MINNEAPOLIS — Kevin Love provided something depressing for the Lakers, and it went beyond the Minnesota Timberwolves handing them a 143-107 loss Friday at Target Center with 22 points, 10 rebounds and 10 assists, his second triple double of the season.
He also poured cold water on the Lakers’ hope that they could acquire him as a free agent in the 2015 offseason.
So much for being born in Santa Monica, playing at UCLA and spending his summers in Los Angeles that entails the beach volleyball circuit.
“You know, my parents live there and they had me there. It’s not my fault,” Love said. “So, I don’t really care about that right now. I just go out there and play and don’t think about it.”
The Lakers are sure thinking about it as they are about to miss the playoffs for only the fifth time in franchise history. The Lakers (24-48) are also in danger of becoming the franchise’s worst team, a mark the 1974-75 squad currently holds with a 30-52 record. Incidentally, Love’s dad, Stan, played on that Lakers team.
“It would be like the Spurs coming out and having a bad year,” Love said. “Stuff like that doesn’t happen. So, yeah, I guess it’s a little weird.”
The Lakers have downplayed going after the 2014 free agents. Lebron James seems unlikely to opt out of his contract and leave Miami. The Lakers do not feel interested in Carmelo Anthony should he opt out of his deal with the New York Knicks. With plenty of purchasing power, the Lakers will surely pursue Love in the 2015 offseason unless they somehow land him in a trade earlier that could involve conceding their coveted first-round pick.
That’s why it’s hardly surprising that, thanks to yours truly, Lakers coach Mike D’Antoni fielded more questions before the game about Love than his actual team. With the 6-foot-10 Love averaging 26.3 points, 12.6 rebounds and 2.5 three-pointers, it appear he represents the perfect stretch power forward in D’Antoni’s system.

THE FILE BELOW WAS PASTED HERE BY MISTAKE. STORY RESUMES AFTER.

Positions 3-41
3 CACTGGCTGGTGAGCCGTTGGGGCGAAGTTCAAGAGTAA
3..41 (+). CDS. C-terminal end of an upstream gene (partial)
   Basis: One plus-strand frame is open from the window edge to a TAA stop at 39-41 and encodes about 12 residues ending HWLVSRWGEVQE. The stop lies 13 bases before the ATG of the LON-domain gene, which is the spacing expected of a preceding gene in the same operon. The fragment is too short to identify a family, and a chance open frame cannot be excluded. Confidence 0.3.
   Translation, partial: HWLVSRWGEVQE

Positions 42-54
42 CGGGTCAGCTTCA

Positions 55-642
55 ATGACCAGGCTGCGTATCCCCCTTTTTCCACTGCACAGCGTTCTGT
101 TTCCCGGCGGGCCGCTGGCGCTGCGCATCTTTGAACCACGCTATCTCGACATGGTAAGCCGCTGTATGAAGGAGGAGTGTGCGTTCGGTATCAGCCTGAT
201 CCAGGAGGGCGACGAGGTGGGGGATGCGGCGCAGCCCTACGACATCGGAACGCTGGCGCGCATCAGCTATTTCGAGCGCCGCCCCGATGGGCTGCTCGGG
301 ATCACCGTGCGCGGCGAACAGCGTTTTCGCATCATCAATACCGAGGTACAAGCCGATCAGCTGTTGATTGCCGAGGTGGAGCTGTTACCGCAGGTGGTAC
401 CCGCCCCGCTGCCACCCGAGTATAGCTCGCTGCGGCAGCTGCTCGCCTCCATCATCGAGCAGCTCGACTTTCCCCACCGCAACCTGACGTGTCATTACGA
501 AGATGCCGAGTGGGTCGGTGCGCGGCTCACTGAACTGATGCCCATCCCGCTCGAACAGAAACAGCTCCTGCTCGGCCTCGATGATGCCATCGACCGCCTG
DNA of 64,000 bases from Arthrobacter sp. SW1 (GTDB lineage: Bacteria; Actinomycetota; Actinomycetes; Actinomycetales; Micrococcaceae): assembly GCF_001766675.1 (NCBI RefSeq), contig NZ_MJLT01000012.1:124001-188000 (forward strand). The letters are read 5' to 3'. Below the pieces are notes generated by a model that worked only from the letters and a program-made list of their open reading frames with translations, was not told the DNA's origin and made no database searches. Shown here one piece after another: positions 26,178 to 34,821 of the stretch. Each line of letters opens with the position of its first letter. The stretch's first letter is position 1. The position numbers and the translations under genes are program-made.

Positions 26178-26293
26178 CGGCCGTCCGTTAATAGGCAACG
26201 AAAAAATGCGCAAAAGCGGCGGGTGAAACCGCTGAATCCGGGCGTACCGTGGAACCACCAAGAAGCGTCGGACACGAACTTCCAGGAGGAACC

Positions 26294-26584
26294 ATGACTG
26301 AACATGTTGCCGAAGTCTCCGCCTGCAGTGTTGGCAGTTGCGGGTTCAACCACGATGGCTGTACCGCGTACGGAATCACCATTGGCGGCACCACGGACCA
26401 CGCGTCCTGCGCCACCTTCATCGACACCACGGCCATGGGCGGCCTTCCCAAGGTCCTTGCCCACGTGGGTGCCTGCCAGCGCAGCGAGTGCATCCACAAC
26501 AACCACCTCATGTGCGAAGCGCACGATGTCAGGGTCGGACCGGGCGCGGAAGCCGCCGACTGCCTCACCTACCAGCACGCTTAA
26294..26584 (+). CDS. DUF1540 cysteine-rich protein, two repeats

“I would rephrase that and say everybody wants something like that,” D’Antoni said. “When you’re talking about one of the best players in the league, yeah it makes sense.”
D’Antoni would know. He served as one of the assistant coaches on the U.S. team that won the gold medal in the 2012 London Olympics. Love ranked fifth in scoring (11.6 points) behind Kevin Durant (19.5 points), Anthony (16.3 points), LeBron James (13.3 points) and Kobe Bryant (12.1 points).
“I just remember being on the bench, we couldn’t wait to get him in the game,” D’Antoni said. “He was complementary just because of the names out there but he played as well as anybody. He was as instrumental in winning the gold medal as anybody. He’s a little atypical where he can go out on threes and he can do so much that it puts a lot of pressure on the defense.”
D’Antoni then ticked off the litany of areas that make Love such a threat.
“He’s got a great outlet pass, he rebounds the ball, knows great position,” D’Antoni said. “He’s relentless on the boards, he’s relentless in attacking you. There’s just a number of things that makes him great.”
Hence, why the Lakers want him. But at this point, it’s too early to tell if Love will have mutual feelings.
Follow L.A. Daily News Lakers beat writer Mark Medina on Twitter and on Facebook. E-mail him at firstname.lastname@example.org